Others with better knowledge will correct me... but didn't Bones Howe reveal that the band recorded the vocals a line at a time and also that he did a lot of punch-ins ?
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« Reply #23 on: November 15, 2015, 03:22:14 AM »

Others with better knowledge will correct me... but didn't Bones Howe reveal that the band recorded the vocals a line at a time and also that he did a lot of punch-ins ?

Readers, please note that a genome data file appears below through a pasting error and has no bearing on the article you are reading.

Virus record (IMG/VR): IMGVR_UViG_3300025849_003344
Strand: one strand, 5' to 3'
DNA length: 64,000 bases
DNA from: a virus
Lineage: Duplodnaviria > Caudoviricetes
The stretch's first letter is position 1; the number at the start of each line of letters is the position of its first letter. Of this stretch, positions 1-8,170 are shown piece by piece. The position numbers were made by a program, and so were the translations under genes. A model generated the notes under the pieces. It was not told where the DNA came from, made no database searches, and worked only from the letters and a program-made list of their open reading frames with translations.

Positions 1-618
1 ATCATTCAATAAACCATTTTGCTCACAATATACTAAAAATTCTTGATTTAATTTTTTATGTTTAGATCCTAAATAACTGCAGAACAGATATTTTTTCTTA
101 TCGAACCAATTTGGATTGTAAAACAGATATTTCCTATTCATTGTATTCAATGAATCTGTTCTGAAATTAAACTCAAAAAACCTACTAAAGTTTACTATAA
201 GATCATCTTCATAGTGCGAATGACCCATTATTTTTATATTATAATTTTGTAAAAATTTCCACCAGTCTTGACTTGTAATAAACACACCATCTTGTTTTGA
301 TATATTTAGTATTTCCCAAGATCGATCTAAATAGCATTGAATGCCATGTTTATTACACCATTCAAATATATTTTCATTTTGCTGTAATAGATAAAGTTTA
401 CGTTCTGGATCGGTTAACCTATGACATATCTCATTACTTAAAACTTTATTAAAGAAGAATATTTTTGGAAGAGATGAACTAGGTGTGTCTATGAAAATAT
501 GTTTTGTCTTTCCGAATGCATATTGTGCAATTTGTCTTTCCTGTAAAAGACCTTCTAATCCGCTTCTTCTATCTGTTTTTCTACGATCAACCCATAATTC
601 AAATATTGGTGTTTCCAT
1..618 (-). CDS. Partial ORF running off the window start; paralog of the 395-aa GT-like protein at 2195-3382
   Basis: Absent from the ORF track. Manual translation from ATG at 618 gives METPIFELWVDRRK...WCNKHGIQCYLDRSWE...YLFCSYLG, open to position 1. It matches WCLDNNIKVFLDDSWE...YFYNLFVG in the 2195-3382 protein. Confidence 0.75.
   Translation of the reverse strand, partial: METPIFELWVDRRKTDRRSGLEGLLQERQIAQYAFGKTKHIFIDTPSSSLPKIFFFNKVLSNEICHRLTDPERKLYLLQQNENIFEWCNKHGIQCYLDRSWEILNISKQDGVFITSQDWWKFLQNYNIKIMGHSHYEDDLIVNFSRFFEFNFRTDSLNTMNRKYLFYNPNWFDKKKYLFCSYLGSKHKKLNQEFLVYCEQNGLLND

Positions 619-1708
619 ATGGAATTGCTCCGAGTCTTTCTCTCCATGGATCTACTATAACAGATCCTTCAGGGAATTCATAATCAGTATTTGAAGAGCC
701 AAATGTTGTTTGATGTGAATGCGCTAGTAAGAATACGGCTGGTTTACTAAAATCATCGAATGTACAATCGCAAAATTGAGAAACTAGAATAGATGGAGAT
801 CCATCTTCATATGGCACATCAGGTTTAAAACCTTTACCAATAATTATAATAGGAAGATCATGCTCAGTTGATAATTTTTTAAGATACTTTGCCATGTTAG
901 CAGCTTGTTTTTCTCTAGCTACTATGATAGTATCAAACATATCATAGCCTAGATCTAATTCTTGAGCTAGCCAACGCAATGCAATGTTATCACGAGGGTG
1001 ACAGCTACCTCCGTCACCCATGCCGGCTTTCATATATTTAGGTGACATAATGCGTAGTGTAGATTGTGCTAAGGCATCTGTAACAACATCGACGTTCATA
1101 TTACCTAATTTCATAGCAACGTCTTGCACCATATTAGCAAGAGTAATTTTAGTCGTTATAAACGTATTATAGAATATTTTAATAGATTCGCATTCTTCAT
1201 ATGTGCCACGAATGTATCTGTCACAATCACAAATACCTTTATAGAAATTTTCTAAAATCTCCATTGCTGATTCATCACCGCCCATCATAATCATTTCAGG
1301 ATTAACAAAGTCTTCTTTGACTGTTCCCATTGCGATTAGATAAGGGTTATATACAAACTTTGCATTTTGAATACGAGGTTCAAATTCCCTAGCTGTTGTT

According to this knowledgeable fellow he did:  Cool Guy

http://smileysmile.net/board/index.php?topic=8882.170;wap2

I can't find anything else of relevance on the subject...
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« Reply #24 on: November 15, 2015, 08:07:51 AM »

I don't think so ... The Association were really just too square. Mamas and Papas somewhere between, but I do love them. The Association are a little hard for me to stomach after awhile.

Maybe, but how many groups placed both a weed and an acid song in the Top 10?